“The stated purpose of first detaining an asylum seeker and then returning them to their country of origin or transferring them to a third country is to deny asylum to irregular arrivals,” Assistant High Commissioner Gillian Triggs said in a statement.
This, according to the UNHCR text, violates the international convention aimed at protecting these peoples, which has been in force since 1951, and may cause refugees to return to their countries of origin.
According to UNHCR’s basic principles of international solidarity and responsibility of the 1951 Convention, restricting access to asylum applications only to people arriving by means deemed “safe and legal” is inconsistent.
UNHCR was also skeptical of the UK government’s announced deal with Albania, which London aims to reduce the flow of undocumented Albanian migrants into British territory.
Yet according to the UNHCR report, “some countries do not object to being designated as places of safe origin (…), but this designation does not lead to the formal refusal of asylum applications based on origin”.
However, UNHCR said it “shares the United Kingdom’s concern with the influx of undocumented people across the English Channel”, which has doubled in the past two years, with the main users of the route being precisely those of Albanian origin.
Earlier today, British Prime Minister Rishi Sunak pledged to delay processing illegal immigrants by the end of next year, announcing a deal with Albania to repatriate its nationals.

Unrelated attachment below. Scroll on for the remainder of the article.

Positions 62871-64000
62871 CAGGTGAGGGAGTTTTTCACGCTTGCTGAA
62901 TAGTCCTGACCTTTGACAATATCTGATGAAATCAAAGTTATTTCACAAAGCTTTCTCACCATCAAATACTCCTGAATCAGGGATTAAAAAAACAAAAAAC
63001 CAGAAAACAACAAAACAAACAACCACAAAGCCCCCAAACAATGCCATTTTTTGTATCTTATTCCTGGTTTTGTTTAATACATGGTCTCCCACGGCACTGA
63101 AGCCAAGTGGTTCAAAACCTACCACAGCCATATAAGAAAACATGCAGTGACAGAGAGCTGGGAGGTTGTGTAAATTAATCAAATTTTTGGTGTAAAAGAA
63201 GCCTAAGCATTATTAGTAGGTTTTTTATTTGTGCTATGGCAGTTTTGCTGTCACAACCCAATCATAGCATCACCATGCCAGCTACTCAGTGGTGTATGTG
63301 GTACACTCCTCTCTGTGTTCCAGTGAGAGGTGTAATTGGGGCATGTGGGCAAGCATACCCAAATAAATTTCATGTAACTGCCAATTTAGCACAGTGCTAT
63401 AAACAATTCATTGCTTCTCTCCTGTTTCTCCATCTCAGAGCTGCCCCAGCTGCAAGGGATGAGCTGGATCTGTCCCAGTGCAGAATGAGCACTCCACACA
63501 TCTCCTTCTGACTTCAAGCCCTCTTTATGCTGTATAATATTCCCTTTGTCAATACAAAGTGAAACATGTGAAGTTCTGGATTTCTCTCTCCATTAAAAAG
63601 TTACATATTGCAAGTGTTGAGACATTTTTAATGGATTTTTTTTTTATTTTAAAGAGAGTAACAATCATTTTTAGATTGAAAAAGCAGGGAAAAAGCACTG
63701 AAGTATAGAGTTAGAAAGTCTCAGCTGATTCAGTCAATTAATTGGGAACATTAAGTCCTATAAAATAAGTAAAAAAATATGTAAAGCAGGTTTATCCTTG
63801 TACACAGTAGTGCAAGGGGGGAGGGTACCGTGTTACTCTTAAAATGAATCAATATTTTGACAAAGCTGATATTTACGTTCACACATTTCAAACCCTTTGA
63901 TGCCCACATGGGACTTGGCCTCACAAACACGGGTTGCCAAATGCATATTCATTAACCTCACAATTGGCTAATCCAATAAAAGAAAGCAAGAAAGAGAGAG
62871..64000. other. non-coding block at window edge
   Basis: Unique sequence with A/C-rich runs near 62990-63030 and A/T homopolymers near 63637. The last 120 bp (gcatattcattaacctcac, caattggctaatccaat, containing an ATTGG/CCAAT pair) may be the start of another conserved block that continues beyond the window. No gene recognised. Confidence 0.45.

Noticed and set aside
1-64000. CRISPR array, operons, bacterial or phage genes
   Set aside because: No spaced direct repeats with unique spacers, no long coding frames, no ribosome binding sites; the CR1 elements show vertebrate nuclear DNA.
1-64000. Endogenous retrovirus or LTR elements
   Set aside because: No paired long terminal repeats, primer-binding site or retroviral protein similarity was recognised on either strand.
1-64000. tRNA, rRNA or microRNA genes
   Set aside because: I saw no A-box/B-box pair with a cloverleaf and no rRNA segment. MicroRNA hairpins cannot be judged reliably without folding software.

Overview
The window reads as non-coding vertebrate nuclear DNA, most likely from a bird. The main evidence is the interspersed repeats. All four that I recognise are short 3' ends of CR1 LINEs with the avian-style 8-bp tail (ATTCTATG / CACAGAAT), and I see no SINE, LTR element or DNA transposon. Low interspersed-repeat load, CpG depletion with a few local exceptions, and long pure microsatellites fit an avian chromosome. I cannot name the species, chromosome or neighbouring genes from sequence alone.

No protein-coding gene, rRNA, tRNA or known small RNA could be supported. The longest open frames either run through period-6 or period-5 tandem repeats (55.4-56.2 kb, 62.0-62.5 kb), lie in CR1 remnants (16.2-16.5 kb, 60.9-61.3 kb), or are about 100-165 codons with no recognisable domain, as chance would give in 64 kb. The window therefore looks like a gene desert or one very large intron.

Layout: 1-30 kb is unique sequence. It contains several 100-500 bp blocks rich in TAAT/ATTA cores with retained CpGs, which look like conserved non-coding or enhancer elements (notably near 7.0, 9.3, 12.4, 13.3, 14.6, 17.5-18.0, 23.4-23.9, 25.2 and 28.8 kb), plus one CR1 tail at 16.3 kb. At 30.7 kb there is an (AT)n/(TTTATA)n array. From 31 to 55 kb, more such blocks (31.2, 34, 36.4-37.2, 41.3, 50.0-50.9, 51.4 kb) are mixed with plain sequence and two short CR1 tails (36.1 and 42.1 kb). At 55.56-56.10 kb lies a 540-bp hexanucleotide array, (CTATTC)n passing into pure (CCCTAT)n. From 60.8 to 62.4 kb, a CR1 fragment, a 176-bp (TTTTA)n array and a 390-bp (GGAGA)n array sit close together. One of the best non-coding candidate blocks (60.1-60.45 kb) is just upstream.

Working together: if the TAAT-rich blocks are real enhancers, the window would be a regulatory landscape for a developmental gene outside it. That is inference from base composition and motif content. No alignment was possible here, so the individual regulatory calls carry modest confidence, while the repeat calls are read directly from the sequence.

In a statement to parliament, Sunak pledged to double the number of staff and halve the cost of accommodation for asylum seekers currently staying in hotels using former holiday centres, student accommodation and military facilities.
“We will be tough, but fair,” he said, announcing that the deal with Albania would allow for the deportation of “thousands” of Albanians who came to the country illegally in the coming months.
The British government wants to send police officers to Tirana airport and tighten requirements for those who claim to be victims of modern slavery.
London received assurances from the Albanian side that the victims would be protected.
The immigration issue is particularly sensitive for the Conservative government, which pledged to “take back control” of borders during the ‘Brexit’ campaign.
According to UK Home Office figures, 143,000 asylum applications are pending. About 100,000 of these have been outstanding for more than six months, three times the number three years ago.
Since the start of this year, almost 45,000 migrants have made the dangerous crossing of the English Channel in flimsy small boats, a figure that is expected to rise to 30,000 by 2021.
A third of them, nearly thirteen thousand, come from Albania, a “safe and prosperous European country,” Sunak argued, which is why he announced this “enhanced cooperation agreement” today.
The British prime minister was also committed to resuming plans to resettle asylum seekers who came to the UK illegally to Rwanda, suspended after an intervention by the European Court of Human Rights.
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